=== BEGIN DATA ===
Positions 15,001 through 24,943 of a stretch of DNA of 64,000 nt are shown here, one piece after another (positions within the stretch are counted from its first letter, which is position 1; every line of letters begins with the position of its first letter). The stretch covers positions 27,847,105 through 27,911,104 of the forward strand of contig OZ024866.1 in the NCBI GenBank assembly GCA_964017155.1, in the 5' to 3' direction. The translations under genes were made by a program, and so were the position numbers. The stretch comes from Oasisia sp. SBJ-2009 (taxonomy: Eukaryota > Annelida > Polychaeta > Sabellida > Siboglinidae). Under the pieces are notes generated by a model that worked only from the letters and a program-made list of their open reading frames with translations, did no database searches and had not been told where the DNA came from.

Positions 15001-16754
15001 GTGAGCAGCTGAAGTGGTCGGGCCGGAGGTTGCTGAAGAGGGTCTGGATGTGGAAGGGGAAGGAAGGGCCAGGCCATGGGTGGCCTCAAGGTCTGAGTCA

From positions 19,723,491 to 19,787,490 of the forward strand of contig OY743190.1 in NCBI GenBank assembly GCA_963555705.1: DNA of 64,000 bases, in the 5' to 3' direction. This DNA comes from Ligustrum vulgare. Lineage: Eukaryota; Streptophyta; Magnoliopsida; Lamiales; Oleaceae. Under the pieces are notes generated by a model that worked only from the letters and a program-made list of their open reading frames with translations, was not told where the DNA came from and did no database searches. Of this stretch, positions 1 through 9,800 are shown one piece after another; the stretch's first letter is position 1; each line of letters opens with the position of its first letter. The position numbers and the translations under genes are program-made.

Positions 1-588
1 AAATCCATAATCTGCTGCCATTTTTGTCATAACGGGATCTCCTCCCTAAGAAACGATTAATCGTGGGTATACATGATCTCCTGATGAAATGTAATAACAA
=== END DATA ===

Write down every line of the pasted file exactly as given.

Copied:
Positions 15,001 through 24,943 of a stretch of DNA of 64,000 nt are shown here, one piece after another (positions within the stretch are counted from its first letter, which is position 1; every line of letters begins with the position of its first letter). The stretch covers positions 27,847,105 through 27,911,104 of the forward strand of contig OZ024866.1 in the NCBI GenBank assembly GCA_964017155.1, in the 5' to 3' direction. The translations under genes were made by a program, and so were the position numbers. The stretch comes from Oasisia sp. SBJ-2009 (taxonomy: Eukaryota > Annelida > Polychaeta > Sabellida > Siboglinidae). Under the pieces are notes generated by a model that worked only from the letters and a program-made list of their open reading frames with translations, did no database searches and had not been told where the DNA came from.

Positions 15001-16754
15001 GTGAGCAGCTGAAGTGGTCGGGCCGGAGGTTGCTGAAGAGGGTCTGGATGTGGAAGGGGAAGGAAGGGCCAGGCCATGGGTGGCCTCAAGGTCTGAGTCA

From positions 19,723,491 to 19,787,490 of the forward strand of contig OY743190.1 in NCBI GenBank assembly GCA_963555705.1: DNA of 64,000 bases, in the 5' to 3' direction. This DNA comes from Ligustrum vulgare. Lineage: Eukaryota; Streptophyta; Magnoliopsida; Lamiales; Oleaceae. Under the pieces are notes generated by a model that worked only from the letters and a program-made list of their open reading frames with translations, was not told where the DNA came from and did no database searches. Of this stretch, positions 1 through 9,800 are shown one piece after another; the stretch's first letter is position 1; each line of letters opens with the position of its first letter. The position numbers and the translations under genes are program-made.

Positions 1-588
1 AAATCCATAATCTGCTGCCATTTTTGTCATAACGGGATCTCCTCCCTAAGAAACGATTAATCGTGGGTATACATGATCTCCTGATGAAATGTAATAACAA